WHO pollution guidelines could save 2.1 million lives per year
Weather.com -- Improved air quality — both in heavily polluted and relatively clean places — could save millions of lives per year, researchers report in a new paper.
A team of environmental engineering and public health researchers designed a model to quantify how changes in outdoor air pollution levels would affect related deaths from causes including heart attack, stroke, lung disease, lung cancer and respiratory infections. The results, they say, are dramatic.
"We're a bit surprised at how much it matters to clean up air pollution, even in comparatively clean places like the U.S.," lead author Joshua S. Apte of the Cockrell School of Engineering at The University of Texas, Austin, told weather.com. "The moral from the work that's quite interesting is how large the health benefits of cleaning up air pollution are."
Still, the developing world has an outsize effect.
"A huge fraction of the global burden of disease for outdoor air pollution is from India and China alone," he said. "If those two countries alone met the [World Health Organization] targets for outdoor air quality ... worldwide [deaths] would be reduced by 70 percent."
Currently, more than 3.2 million individuals die each year because of the effects of outdoor air pollution, according to WHO data.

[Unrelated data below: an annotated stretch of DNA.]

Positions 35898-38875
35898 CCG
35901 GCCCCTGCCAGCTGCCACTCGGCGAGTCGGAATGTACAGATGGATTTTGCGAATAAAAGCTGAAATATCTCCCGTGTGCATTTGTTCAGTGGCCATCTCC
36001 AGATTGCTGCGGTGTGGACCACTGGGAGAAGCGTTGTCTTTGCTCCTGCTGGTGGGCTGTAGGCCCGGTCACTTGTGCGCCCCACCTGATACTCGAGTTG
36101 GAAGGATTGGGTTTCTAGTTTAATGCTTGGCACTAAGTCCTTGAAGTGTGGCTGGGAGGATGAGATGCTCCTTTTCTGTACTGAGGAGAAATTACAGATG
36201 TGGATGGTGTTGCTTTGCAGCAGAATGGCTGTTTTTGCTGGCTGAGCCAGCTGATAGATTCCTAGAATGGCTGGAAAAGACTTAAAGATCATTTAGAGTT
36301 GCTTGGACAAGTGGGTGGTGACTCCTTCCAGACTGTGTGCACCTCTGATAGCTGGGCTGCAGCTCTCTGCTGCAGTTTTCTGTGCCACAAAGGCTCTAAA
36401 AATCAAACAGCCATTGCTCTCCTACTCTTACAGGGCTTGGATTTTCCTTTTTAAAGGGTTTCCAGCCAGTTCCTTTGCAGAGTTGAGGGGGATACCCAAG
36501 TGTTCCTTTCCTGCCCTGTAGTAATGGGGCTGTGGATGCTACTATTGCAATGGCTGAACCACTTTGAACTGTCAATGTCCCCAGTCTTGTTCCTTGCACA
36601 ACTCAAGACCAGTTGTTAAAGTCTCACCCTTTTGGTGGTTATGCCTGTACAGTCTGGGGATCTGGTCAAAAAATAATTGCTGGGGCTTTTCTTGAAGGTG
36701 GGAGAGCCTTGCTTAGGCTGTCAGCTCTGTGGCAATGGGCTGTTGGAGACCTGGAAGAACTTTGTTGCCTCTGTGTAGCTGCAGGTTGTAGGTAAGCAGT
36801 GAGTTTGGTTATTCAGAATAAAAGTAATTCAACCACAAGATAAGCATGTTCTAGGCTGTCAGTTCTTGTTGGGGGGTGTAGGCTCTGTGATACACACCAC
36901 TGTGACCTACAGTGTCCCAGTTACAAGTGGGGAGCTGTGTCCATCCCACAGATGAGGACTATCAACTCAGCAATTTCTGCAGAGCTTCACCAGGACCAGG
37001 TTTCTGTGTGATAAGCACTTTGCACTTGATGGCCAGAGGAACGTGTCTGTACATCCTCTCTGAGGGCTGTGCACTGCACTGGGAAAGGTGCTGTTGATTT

In the past, Apte has examined air pollution in the developing world and how it affects population health. But the new data support the idea that developed countries could vastly benefit from following the WHO suggested guideline of 10 mg per cubic meter, as the maximum 8-hour concentration not to be exceeded, as well.
Currently, the Environmental Protection Agency mandates a standard of 12 mg per cubic meter. There's emerging evidence that air pollution harms health at much lower levels than this current standard, Apte said — an area that requires more study.
"We need to know what the health effects are at truly clean levels," he said.
The results shed light on the idea that air quality is paramount to improved public health, particularly as climate change increases concerns over ozone pollution in particular. But the results don't have a practical application just yet.
"The other thing we need to take into account are what are the strategies that are economically feasible to achieve cleaner air," Apte said. "What's the least-cost, fastest way to get toward better and better outdoor air quality?"
The journal Environmental Science & Technology published the paper, "Addressing Global Mortality from Ambient PM2.5," online on June 16.